Summers are usually not great for Canadian federal governments in minority territory.
This one has been particularly challenging for Prime Minister Justin Trudeau, whose Liberal Party faces a renewed Conservative Party with a significant war chest that can be deployed if an election happens soon.
In stark contrast with what Canadians experienced two years ago, there is no motivation for the Liberals to call an early ballot. In the latest survey by Research Co. and Glacier Media, the Conservatives are ahead across the country with the support of 37 per cent of decided voters, up four points since our previous survey conducted in late February. The governing Liberals are second with 31 per cent (down three points), followed by the New Democratic Party (NDP) (17 per cent, down one point), the Bloc Québécois (eight per cent), the Green Party (three per cent) and the People’s Party (one per cent).
Perceptions of three federal parties and their leaders appear entrenched. Practically half of Canadians (48 per cent, down one point) are satisfied with the way NDP leader Jagmeet Singh is handling his duties, but the party is a distant third nationally, in British Columbia (19 per cent) and in Ontario (17 per cent).
The rating for Green Party leader Elizabeth May is stable (32 per cent), while People’s Party leader Maxime Bernier is up four points to 20 per cent. Still, there is no change in the voting intentions for either of these parties.
The strength of the Conservative lead comes primarily from the party’s vast improvement in Ontario (40 per cent, up six points) and B.C. (42 per cent, up four points). The Bloc has gained five points in Quebec (from 29 per cent to 34 per cent), with the Liberals dropping to 30 per cent (down nine points) and the Conservatives static at 20 per cent (up one point).
The issue landscape helps explain why the Conservatives are surging. Housing, homelessness and poverty (25 per cent, up four points) has edged health care (24 per cent, down two points) as the most important concern facing Canada, followed by the economy and jobs (20 per cent, down six points) and the environment (10 per cent, up three points).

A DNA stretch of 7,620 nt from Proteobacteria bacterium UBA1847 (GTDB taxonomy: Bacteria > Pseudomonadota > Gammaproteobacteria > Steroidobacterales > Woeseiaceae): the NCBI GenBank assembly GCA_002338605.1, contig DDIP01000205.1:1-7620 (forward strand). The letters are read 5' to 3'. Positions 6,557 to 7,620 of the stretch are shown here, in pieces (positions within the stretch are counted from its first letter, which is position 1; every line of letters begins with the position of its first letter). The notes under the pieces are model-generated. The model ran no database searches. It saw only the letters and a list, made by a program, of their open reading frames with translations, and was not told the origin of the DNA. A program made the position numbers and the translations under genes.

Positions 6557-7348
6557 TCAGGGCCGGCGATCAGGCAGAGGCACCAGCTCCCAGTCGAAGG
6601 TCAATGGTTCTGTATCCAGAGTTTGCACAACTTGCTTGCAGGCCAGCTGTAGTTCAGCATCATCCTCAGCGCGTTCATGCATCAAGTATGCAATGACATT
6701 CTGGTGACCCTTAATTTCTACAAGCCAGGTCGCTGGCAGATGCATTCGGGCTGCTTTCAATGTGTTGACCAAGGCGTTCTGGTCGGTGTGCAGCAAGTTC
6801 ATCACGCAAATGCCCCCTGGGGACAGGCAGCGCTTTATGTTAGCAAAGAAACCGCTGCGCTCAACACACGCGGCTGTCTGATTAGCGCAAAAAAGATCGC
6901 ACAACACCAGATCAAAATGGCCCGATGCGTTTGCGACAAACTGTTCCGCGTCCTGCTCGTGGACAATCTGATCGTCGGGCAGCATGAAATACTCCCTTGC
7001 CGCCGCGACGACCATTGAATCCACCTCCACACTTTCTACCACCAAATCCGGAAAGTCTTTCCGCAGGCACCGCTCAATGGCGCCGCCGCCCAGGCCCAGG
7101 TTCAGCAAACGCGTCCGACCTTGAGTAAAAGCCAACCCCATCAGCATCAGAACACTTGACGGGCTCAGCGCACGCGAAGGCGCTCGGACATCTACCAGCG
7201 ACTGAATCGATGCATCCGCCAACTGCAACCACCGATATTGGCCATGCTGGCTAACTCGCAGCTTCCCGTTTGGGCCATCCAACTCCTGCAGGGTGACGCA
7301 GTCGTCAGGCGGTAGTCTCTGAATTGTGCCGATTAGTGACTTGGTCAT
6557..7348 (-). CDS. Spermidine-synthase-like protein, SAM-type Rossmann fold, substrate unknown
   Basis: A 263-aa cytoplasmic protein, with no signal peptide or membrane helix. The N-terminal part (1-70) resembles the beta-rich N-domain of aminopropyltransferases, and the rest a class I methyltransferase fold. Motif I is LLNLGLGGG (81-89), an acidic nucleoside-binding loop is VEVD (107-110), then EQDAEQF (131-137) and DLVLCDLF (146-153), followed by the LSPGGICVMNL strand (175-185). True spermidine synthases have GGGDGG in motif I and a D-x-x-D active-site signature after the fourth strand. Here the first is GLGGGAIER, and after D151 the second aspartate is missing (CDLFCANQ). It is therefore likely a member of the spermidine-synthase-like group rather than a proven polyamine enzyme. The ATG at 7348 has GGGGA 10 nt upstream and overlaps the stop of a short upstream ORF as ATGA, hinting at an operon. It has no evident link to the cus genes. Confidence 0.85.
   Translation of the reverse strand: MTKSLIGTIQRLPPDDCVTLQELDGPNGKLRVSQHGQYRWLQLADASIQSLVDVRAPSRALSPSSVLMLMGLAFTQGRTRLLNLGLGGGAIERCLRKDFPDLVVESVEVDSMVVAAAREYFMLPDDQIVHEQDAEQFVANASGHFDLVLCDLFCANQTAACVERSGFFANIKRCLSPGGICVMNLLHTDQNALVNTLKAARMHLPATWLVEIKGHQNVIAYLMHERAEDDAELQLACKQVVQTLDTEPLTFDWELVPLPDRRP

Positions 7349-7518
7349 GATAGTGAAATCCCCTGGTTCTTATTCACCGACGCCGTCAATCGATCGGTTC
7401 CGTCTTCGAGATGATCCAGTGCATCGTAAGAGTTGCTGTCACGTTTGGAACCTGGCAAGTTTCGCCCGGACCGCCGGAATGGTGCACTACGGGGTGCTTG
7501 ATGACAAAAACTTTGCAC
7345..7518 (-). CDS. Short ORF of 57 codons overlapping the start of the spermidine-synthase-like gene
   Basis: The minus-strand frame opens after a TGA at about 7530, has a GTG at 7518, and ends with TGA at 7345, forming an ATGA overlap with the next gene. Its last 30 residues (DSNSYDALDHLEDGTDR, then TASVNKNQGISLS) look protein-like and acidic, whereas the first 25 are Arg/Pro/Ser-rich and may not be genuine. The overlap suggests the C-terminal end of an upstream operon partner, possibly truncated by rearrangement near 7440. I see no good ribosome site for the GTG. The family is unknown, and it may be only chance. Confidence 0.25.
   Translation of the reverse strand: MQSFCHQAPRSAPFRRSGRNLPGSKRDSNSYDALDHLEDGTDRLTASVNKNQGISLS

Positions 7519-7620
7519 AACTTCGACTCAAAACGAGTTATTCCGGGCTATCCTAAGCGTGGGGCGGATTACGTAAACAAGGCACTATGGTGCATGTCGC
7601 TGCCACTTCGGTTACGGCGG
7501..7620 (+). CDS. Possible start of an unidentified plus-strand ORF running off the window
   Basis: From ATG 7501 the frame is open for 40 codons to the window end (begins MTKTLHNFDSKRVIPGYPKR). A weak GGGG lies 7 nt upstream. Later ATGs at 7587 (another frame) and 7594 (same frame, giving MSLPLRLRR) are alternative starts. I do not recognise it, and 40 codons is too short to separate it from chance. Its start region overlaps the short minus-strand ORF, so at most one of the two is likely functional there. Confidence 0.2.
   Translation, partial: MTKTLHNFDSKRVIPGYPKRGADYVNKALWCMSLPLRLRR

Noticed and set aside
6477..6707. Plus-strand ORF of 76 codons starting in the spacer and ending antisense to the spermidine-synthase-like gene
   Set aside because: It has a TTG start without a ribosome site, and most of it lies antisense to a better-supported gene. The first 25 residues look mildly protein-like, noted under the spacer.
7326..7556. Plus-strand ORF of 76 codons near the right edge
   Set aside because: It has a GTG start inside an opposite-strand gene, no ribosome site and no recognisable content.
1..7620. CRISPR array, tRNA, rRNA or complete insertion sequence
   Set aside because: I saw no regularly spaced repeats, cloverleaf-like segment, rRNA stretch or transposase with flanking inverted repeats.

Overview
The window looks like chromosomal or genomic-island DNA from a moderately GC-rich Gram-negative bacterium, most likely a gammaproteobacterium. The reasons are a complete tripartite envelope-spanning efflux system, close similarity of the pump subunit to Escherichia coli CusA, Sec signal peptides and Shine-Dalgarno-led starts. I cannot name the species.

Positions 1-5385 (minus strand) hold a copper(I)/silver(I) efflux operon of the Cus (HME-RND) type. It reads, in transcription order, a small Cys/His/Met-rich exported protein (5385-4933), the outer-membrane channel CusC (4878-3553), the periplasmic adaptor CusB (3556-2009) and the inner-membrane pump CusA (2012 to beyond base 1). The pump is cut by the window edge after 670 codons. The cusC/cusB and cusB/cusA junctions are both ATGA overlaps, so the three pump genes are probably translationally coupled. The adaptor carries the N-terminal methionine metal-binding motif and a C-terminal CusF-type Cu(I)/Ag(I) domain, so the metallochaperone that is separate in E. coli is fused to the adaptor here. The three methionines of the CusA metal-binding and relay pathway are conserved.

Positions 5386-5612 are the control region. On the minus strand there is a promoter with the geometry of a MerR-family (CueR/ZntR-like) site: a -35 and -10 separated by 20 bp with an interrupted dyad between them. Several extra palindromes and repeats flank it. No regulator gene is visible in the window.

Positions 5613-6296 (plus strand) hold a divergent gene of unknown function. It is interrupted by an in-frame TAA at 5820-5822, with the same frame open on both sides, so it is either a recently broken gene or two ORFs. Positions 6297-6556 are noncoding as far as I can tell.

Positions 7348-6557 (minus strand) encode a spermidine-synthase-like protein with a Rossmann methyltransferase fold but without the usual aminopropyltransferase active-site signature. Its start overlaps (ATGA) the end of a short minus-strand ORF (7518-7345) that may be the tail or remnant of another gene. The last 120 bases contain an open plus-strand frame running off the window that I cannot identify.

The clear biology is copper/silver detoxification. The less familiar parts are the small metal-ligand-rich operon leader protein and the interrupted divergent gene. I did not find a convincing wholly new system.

It is not a surprise to see housing as the top issue for British Columbians (29 per cent), but now Atlantic Canadians (37 per cent) and Ontarians (29 per cent) are also placing this matter at or near the top of their list. The government and the official Opposition will need to find a way to connect on this file if they want to attract the votes of younger Canadians.
Another worrying sign for Liberal supporters is the fact that Trudeau’s approval rating has fallen from 46 per cent in February to 41 per cent now. In that span, Poilievre’s numbers have not moved (41 per cent).
In February, Trudeau had an eight-point advantage over Poilievre as the preferred prime minister for Canadians (33 per cent versus 25 per cent). This month, the two leaders are tied with 28 per cent, with Singh a distant third at 17 per cent.
One of the key findings this month is Poilievre’s successful connection with voters aged 35 to 54, where he is clearly ahead of Trudeau in the “best prime minister” category (32 per cent versus 24 per cent). This generation, almost equally concerned about housing, health care and jobs, is currently regarding the Conservative leader as qualified.
There is little movement on the questions related to economic management, with 44 per cent of Canadians (unchanged) trusting Trudeau and 42 per cent (up two points) expressing confidence in Poilievre. We do have a drop in the proportion of Canadians who are satisfied with what the Liberals and the NDP have accomplished since their March 2022 supply and confidence agreement (44 per cent, down three points).
Over the past six months, the number of Canadians who see successes in the deal that has effectively blocked an early election has dwindled. This is clearly not the way in which the federal government wanted to start the fall. Trudeau’s approval losses are accompanied by a drop in voter support, particularly in the urban areas where housing is a prevalent worry for young adults.
For Poilievre, tying Trudeau on the “best prime minister” question is a noteworthy feat. Winning points on approval and economic management would solidify the national lead for the Conservatives. At this point, dissatisfaction with the status quo is growing across Canada, but we do not yet see a third of Canadians looking at Poilievre as a head of government in waiting.
Mario Canseco is president of Research Co.
Results are based on an online study conducted from Sept. 2 to Sept. 4, 2023, among 1,000 adults in Canada. The data has been statistically weighted according to Canadian census figures for age, gender and region. The margin of error – which measures sample variability – is plus or minus 3.1 percentage points, 19 times out of 20.